Who should get to moderate a presidential debate? The recent announcement of moderators for the upcoming Obama-Romney and Biden-Ryan debates plants this question in the public arena. Legitimate concerns are being raised about the lack of racial and ethnic diversity among the four journalists selected for the honor. Less legitimately, there is whining about the moderators' supposed "far left" political leanings. One thing is certain: when it comes to debate moderators, you can't please all the people all the time.
First let's dispense with the political nonsense. Rush Limbaugh and his ilk have already begun slagging the moderators as Trotskyites who intend to pummel Romney and Ryan while not laying a glove on Obama and Biden. But look at who the moderators are: Jim Lehrer of PBS; Candy Crowley of CNN; Bob Schieffer of CBS; and Martha Raddatz of ABC. As respected Washington journalists, they flourish by knowing how to navigate the treacherous shoals of partisan politics. Flame-throwers these four are not, or they wouldn't have been invited.
All too obviously, Limbaugh's goal is to work the ref in advance, in the hope of provoking the moderators to overcompensate once the red light goes on. Note to moderators: tune out all such noise. Limbaugh's allegations make no sense, not only because these individuals have a reputation for being apolitical, but because the campaigns themselves hold veto power over who moderates. If Romney and Ryan feel disadvantaged by any of the names on this list, why haven't they complained about it?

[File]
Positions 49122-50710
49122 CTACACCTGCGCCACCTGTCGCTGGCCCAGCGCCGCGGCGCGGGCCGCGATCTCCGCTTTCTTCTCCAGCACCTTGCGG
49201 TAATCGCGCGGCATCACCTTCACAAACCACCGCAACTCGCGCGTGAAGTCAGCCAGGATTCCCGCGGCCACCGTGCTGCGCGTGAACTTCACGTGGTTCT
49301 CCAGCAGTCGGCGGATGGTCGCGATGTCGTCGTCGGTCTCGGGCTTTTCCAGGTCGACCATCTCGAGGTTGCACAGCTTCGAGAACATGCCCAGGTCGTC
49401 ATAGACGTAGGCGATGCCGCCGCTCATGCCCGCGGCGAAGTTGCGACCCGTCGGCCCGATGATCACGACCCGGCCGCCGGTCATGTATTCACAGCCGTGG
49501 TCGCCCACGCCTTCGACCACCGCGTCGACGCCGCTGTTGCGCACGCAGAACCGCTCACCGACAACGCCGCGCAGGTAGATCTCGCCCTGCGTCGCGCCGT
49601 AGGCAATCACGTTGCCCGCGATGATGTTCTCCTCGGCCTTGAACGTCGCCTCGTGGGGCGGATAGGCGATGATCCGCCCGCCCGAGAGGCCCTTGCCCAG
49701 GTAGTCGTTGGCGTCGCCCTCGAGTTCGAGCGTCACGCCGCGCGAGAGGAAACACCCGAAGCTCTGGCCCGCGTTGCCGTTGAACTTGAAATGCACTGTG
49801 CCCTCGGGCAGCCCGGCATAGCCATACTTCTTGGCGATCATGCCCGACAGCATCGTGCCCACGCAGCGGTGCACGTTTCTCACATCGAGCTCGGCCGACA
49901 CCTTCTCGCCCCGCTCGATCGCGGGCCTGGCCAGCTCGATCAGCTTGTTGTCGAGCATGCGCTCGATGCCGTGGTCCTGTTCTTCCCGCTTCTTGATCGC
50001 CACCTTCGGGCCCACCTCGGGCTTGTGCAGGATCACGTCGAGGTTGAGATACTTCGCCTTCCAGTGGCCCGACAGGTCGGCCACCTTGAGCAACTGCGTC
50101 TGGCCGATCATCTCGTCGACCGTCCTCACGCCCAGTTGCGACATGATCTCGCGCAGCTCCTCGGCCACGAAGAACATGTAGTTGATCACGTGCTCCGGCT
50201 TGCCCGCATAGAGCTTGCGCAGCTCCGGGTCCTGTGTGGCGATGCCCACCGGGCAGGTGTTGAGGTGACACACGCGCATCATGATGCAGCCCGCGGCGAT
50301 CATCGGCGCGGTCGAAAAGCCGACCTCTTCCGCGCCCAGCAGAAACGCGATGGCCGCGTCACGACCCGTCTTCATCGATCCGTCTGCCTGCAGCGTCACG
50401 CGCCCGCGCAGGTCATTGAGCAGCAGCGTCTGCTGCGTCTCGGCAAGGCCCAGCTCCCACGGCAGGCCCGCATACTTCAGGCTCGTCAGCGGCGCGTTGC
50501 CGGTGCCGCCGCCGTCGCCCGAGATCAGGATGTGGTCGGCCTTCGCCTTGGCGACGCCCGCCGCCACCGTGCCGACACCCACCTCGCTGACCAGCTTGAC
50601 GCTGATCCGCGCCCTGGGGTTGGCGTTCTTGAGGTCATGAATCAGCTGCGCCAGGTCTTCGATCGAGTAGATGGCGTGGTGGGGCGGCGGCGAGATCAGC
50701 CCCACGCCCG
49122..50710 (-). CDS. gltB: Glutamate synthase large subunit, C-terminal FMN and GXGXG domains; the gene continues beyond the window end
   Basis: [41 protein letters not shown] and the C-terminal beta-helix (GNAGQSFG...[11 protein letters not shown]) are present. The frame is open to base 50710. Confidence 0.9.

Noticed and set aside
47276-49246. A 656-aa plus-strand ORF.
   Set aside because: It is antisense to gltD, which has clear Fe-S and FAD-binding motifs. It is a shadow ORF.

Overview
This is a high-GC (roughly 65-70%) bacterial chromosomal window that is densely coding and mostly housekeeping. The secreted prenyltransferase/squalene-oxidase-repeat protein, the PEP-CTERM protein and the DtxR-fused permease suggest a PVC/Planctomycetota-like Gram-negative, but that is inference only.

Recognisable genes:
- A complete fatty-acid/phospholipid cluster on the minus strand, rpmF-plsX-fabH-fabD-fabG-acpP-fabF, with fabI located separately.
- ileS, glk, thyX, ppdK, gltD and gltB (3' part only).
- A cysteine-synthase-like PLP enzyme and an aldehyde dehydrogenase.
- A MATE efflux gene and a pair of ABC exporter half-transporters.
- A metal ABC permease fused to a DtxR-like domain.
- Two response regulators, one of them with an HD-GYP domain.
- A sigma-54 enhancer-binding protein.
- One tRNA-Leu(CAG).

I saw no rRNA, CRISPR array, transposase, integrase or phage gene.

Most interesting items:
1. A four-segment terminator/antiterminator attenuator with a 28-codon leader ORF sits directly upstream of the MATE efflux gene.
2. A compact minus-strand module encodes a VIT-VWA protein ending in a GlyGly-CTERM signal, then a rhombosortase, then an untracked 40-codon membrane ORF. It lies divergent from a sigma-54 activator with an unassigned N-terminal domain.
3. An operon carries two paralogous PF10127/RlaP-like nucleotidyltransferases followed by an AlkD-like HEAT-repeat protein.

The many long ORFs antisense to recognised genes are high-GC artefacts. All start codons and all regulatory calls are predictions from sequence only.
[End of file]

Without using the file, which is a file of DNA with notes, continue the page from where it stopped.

The diversity issue is more complex. The shortage of female moderators came into focus this summer via the efforts of three New Jersey high school students, who reminded the nation that no woman has moderated a presidential debate since Carole Simpson in 1992. (Gwen Ifill moderated the vice presidential debates in 2004 and 2008). Although the debate commission declined to meet with the young women when they brought their crusade to Washington, the activists ultimately got what they wanted: this year Candy Crowley becomes the first female moderator in 20 years.